The To header should be the AOR whose registration you're connecting. Usually, that means the To header has the same URI as the From header.
In this case, it should thus be <sip:firstname.lastname@example.org>.
EDIT: viraptor and I are working from different assumptions. I didn't assume a "normal" SIP setup. (I didn't assume anything, and I can see setups where my answer above's perfectly acceptable. However...) So, if your UA's sitting on 192.168.1.42, your registrar+proxy's sitting on 192.168.1.1 internally, and it services the example.com domain, your REGISTER would have
- To URI: <sip:email@example.com>
- From URI: <sip:firstname.lastname@example.org>
- Contact: <sip:email@example.com>
which would allow calls to <sip:firstname.lastname@example.org> to end up at the SIP UA sitting on 192.168.1.42.
RFC 3261 section 10.2, at the bottom of page 56 and top of page 57:
To: The To header field contains the address of record whose
registration is to be created, queried, or modified. The To
header field and the Request-URI field typically differ, as
the former contains a user name. This address-of-record MUST
be a SIP URI or SIPS URI.
From: The From header field contains the address-of-record of the
person responsible for the registration. The value is the
same as the To header field unless the request is a third-
EDIT: The asker's question is about a particular setup. In general, your address of record ("who you are") won't have an IP address: <sip:email@example.com>, not <sip:firstname.lastname@example.org>. The asker's setup is particularly strange, since the AOR's not globally routable (192.168.0.0/16 is a private network block).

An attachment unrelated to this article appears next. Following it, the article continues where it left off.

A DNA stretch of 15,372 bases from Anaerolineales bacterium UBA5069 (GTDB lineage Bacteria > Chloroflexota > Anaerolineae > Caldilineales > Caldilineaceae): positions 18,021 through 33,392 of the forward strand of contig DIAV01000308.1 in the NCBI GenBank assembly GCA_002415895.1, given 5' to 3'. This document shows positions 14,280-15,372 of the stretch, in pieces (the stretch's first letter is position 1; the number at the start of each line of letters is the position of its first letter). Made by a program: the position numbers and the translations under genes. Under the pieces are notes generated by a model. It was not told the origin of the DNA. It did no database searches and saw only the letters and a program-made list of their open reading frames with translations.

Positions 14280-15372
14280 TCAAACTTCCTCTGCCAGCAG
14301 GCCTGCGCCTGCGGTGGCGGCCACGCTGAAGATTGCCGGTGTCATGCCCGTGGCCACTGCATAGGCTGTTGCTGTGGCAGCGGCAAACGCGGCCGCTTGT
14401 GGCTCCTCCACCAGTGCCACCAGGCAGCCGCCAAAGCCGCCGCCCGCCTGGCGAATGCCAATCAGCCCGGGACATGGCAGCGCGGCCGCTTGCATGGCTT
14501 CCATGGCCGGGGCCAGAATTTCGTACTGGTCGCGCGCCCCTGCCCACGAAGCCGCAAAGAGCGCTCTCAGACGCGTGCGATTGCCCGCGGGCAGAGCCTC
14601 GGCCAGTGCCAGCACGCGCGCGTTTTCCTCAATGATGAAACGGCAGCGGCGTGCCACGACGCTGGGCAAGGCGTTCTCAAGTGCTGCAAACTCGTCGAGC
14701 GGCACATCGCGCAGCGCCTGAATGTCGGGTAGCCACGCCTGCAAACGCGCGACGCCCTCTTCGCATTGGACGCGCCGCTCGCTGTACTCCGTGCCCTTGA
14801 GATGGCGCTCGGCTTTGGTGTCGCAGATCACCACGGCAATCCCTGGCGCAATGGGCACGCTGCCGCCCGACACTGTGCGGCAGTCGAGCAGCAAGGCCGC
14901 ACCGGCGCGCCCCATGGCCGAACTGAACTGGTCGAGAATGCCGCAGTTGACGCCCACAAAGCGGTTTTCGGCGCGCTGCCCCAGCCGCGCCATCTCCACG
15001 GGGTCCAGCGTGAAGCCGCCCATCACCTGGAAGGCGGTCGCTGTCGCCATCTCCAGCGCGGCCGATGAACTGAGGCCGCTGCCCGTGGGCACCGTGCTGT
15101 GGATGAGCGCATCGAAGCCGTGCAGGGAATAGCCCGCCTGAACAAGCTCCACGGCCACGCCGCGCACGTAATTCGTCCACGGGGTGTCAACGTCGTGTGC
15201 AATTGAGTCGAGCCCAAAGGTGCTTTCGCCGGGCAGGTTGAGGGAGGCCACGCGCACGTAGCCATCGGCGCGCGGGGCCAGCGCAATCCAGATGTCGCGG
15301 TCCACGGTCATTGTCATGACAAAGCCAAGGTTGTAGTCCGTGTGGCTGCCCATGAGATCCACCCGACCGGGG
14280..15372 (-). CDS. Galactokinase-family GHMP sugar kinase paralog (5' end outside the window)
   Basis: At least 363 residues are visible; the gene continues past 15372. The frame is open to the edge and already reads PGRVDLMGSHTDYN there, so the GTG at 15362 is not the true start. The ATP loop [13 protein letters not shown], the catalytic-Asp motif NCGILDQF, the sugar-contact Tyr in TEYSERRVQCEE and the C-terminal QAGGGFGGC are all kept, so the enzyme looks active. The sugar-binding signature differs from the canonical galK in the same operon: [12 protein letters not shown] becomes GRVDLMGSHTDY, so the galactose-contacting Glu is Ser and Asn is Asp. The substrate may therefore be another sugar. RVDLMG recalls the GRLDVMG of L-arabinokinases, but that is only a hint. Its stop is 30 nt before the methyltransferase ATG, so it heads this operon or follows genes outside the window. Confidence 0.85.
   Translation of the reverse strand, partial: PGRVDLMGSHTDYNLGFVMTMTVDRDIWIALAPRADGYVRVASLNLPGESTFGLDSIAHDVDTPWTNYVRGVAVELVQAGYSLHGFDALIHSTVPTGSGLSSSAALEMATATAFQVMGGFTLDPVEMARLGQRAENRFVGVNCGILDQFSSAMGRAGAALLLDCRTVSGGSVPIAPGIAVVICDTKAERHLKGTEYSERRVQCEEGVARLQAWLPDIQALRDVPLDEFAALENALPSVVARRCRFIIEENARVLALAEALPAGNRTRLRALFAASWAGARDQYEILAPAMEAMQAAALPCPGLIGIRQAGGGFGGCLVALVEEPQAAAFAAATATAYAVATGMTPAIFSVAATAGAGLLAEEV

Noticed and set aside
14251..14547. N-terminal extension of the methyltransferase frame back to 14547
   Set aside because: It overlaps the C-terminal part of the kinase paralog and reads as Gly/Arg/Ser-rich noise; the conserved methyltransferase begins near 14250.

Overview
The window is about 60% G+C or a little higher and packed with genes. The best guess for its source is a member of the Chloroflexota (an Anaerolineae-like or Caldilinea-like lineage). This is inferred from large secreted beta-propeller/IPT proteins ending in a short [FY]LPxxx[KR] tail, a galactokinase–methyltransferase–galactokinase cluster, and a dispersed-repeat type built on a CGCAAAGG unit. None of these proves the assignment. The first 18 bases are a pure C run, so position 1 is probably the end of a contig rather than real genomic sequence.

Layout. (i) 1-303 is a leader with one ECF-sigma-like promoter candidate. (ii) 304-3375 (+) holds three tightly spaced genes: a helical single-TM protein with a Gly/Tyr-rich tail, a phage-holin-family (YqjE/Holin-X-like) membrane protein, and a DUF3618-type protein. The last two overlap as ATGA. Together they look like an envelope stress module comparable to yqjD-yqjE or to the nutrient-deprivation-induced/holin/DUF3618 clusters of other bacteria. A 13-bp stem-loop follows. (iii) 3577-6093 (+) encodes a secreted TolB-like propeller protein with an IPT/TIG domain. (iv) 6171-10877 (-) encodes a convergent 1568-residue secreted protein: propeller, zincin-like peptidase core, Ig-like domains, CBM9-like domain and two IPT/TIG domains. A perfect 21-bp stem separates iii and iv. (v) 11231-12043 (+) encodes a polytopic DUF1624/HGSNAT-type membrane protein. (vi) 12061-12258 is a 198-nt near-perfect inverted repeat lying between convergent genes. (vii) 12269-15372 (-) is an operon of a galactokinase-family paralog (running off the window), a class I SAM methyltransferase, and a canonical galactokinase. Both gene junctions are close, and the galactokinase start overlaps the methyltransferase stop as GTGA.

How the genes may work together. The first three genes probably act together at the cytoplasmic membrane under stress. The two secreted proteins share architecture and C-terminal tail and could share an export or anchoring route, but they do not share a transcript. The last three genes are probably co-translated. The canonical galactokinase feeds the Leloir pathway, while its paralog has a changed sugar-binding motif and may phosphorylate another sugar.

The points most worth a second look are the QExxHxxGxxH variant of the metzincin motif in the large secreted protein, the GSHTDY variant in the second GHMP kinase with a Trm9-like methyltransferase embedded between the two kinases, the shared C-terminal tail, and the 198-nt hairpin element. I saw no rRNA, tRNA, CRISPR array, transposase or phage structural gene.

An Address of Record is a logical identifier of a "person". It says who you are. A Contact URI says where you are. A registrar provides a location service to a SIP proxy. That is, a proxy says "how can I contact this AOR?" and the location service (which may or may not be a registrar!) says "at this address, on this port, using this transport". The registrar allows SIP UAs to maintain this AOR/location table, as opposed to an administratively configured location service. It's thus highly unusual to have an IP address in a private address range as an AOR, because nothing outside your LAN would know how to reach you.